What do you consider to be the most challenging or daunting part of pursuing an artistic practice, whether creatively or professionally?

Being a businessman and a doubting-and-searching creative in one person -- is sometimes very schizophrenic. I am continuously balancing the accurate and the loose. I believe as an artist one has to reinvent oneself and keep on trusting in one’s abilities at the same time. It is like doing a lottery. One has to be an absolute risk taker.

Do you have a mentor, or a piece of advice that someone has given you, who/which has changed the way you approach your work?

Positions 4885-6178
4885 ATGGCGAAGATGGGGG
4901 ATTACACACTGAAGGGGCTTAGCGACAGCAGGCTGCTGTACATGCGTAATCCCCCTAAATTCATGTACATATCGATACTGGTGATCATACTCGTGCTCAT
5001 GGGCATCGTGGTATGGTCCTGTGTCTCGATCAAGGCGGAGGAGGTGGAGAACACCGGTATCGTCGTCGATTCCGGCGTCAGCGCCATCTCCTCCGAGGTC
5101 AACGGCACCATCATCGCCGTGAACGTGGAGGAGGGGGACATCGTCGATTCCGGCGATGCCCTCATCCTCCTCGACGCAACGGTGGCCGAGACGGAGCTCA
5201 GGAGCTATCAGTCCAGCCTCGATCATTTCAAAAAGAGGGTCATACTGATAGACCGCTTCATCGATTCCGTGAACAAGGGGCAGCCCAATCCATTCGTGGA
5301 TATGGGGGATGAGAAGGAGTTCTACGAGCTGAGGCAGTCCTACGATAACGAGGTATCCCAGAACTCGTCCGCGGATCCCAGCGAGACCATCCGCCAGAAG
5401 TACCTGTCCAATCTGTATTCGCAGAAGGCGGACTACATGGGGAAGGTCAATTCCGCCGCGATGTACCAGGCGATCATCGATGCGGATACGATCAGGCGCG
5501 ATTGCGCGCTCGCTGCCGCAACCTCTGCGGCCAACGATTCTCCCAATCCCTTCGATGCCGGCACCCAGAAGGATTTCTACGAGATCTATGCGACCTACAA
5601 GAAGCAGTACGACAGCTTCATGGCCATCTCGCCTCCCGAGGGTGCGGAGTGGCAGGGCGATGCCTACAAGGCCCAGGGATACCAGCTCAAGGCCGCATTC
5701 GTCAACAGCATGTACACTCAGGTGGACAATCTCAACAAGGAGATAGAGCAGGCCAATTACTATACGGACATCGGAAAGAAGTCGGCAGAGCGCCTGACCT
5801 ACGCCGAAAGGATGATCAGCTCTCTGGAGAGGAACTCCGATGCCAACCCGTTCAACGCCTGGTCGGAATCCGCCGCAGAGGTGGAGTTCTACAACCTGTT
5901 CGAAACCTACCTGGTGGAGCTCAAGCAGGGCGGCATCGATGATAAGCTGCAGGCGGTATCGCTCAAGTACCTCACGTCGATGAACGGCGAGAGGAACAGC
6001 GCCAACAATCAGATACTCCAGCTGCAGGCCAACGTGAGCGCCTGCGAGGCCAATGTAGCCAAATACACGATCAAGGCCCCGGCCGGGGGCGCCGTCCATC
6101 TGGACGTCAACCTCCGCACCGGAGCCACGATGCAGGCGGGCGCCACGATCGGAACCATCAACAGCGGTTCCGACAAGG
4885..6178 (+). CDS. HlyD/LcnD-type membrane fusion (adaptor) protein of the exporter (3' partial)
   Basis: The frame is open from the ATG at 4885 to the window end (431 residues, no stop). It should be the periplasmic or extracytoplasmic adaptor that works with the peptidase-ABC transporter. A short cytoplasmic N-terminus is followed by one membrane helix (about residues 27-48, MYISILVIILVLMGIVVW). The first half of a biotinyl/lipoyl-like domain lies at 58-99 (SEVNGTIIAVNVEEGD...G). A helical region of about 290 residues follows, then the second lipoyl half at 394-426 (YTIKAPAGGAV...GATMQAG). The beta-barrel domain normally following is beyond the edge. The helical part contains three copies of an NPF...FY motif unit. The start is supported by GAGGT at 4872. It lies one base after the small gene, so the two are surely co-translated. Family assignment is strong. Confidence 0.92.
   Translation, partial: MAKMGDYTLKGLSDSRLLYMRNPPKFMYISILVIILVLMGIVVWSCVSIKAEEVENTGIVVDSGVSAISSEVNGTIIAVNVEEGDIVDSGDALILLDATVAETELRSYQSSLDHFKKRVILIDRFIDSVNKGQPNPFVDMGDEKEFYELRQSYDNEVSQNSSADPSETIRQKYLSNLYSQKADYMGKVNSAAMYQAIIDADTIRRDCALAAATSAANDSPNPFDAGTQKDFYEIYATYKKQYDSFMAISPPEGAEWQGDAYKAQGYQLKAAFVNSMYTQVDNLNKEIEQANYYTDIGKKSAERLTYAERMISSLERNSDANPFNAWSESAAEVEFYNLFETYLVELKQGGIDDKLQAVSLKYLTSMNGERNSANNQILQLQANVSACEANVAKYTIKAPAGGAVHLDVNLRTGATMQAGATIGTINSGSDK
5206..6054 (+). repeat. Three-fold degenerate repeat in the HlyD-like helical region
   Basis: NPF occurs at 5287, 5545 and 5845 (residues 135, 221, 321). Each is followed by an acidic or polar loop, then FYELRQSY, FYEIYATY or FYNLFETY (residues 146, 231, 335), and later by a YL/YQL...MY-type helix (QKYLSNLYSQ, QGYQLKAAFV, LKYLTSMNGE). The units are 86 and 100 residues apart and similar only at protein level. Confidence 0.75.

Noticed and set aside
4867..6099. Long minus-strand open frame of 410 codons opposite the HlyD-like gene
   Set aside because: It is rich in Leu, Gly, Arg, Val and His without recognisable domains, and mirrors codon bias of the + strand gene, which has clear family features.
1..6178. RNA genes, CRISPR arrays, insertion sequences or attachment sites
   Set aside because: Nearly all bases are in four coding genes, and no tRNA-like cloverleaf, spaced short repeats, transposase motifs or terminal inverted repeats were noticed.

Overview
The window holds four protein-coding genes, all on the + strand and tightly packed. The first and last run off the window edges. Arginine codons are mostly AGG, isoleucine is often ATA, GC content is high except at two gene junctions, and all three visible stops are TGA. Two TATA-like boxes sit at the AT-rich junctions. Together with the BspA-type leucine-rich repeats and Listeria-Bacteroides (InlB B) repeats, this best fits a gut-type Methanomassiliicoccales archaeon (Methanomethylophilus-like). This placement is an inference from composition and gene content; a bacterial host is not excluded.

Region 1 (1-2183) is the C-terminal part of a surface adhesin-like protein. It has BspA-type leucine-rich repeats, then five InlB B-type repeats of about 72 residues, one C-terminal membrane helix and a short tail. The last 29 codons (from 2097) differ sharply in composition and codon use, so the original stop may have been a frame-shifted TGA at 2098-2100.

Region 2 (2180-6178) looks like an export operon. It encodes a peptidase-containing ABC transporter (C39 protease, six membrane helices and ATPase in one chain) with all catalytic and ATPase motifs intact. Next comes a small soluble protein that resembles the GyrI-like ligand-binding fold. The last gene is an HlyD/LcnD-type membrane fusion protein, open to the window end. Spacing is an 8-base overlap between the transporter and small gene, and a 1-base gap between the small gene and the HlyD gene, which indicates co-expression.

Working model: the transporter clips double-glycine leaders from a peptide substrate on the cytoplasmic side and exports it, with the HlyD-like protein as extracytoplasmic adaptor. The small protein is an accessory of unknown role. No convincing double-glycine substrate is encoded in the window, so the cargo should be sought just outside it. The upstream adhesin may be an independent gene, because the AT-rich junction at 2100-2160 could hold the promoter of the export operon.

During art school one can collect various statements that swirl around the head for a long time. Some are more or less helpful, here are a few of them:

“Painting is like couple dance!” “Think from big to small!” “You need an idea first!” “Everything has to fit in its place!” …

A quite funny one about studying art was: “After diploma is before diploma!” …

I think the belly is the best advisor over all.

What do you need most, or value most, as an artist?


How would you define "success?"

Success depends on my personal objectives.

Anything else you would like to add?

Thanks for having me.

Find more at antonschoen.com and on Instagram @antonschoen!

+ + +

Like what you see? As an independent curatorial platform, this project can use your help! Pledge your support with a one-time donation. Check out current opportunities to get involved here!

Milan Vagač

Milan Vagač

Alba Escayo

Alba Escayo